So where do we stand on this front? Hans Moravec’s (Stanford) lab robot could navigate 20 meters in six hours in 1979. Ian Horswell’s (MIT) robot could navigate 2000 meters in six hours in 1992. The best car in the second (2005) Darpa Grand Challenge navigated 212 kilometers in 6.52 hours (about 194,500 meters in six hours). The winning car in the 2007 Darpa Urban Challenge navigated 96 kilometers of dynamic urban environment in 4 hours and 10 minutes (about 23,000 meters in six hours). By 2010, the Google Car was capable of autonomous navigation for six (or more) hours straight in normal traffic. If we presume it obeyed the speed limit and did this driving on a highway (at 65 mph), the car could travel 390 miles during that time (or roughly 627,000 meters). Here is a plot of these achievements (on a logarithmic scale) over time:
If anything, this approach may underestimate the rate of change; the task has gotten more difficult. The 2005 Darpa Grand Challenge cars would have made much better time if they had to traverse 212km in a straight line, indoors, with no obstacles. Incidentally, the cost of just the camera on Moravec’s 1979 robot was $159,000 (in 2012 dollars); a far superior camera can be purchased today for less than $1.
Put together, this indicates the cost of robotic systems is dropping rapidly just as performance is increasing exponentially. While it is all the rage to predict the future based on exponential technological trends, this “back of the envelope” exploration should put us on notice: stories of linear progress in robotics should be justified, not taken for granted.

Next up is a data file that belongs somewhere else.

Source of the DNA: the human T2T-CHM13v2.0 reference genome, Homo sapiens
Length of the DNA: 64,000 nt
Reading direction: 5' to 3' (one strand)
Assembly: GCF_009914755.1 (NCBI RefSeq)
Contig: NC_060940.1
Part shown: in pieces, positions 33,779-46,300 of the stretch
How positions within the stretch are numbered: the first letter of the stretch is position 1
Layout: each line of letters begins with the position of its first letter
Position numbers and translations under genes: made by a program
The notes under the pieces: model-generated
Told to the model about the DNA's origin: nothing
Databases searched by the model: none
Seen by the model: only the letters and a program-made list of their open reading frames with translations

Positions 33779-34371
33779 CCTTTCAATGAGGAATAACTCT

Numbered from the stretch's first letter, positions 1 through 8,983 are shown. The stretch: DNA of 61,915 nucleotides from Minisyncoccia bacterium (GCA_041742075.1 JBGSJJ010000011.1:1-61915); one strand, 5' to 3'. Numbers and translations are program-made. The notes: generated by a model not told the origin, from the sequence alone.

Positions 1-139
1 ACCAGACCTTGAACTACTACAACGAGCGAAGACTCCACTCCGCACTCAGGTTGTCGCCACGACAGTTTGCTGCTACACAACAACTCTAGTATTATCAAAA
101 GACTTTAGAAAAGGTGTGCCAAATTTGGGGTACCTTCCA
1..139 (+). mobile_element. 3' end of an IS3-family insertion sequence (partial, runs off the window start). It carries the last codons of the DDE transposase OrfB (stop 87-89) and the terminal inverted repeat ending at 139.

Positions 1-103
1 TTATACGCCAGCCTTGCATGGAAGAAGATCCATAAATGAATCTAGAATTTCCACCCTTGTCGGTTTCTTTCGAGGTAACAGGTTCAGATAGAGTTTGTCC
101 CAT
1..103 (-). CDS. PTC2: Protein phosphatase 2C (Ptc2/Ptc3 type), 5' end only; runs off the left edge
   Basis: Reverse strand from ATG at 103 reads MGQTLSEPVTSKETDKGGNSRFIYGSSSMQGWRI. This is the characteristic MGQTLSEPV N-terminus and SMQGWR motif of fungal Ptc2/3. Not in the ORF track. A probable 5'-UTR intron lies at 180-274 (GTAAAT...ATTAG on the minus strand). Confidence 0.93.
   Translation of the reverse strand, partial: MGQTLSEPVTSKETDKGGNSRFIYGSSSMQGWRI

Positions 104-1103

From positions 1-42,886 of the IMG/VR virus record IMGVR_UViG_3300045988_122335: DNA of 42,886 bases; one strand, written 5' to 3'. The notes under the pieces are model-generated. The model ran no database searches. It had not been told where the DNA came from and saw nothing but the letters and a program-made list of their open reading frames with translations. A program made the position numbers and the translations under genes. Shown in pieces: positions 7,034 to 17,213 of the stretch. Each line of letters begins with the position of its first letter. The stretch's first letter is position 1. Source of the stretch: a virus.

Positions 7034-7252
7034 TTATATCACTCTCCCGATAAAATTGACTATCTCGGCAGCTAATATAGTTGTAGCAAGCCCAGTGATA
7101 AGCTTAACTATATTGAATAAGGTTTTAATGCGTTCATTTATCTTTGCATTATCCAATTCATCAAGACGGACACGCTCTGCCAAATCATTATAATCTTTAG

Robots as Red Herrings and Canaries in a Coal Mine
Work is scarce and wealth is increasingly in the hands of a few. This leads many of us to be scared, angry and curious about the future. Robots are a lightning rod for these emotions and questions – they move with apparent intention, they do tasks that sit at the core of what most of us define as “good, honest work”, and they’re rapidly getting cheaper and more capable. If we want to point a finger at technologies that are “responsible” for the inequities and challenges in our economy, however, it seems pretty clear that we should be pointing to IT. The vast majority of tasks that are being handed off to technology are still going to software and computers, and the evidence indicates that this will be true in the short and medium term. Robots are a red herring from this perspective.
But from another perspective, they are also canaries. We have seen apparently exponential progress in robotic capacity over the last 30 years. How many of us think that, in a hundred years, we won’t have highly autonomous, mobile, dexterous robots that can adapt to a wide range of tasks in a wide range of environments – for less than the cost of human labor? Are we willing to bet our national education and job training investments on the assumption that this is a hundred years away? Fifty years? Thirty? If this transition is going to happen on a mass scale, at best we probably have seventy years to prepare for it. That’s only two generations away, and that means we should be planning for it now.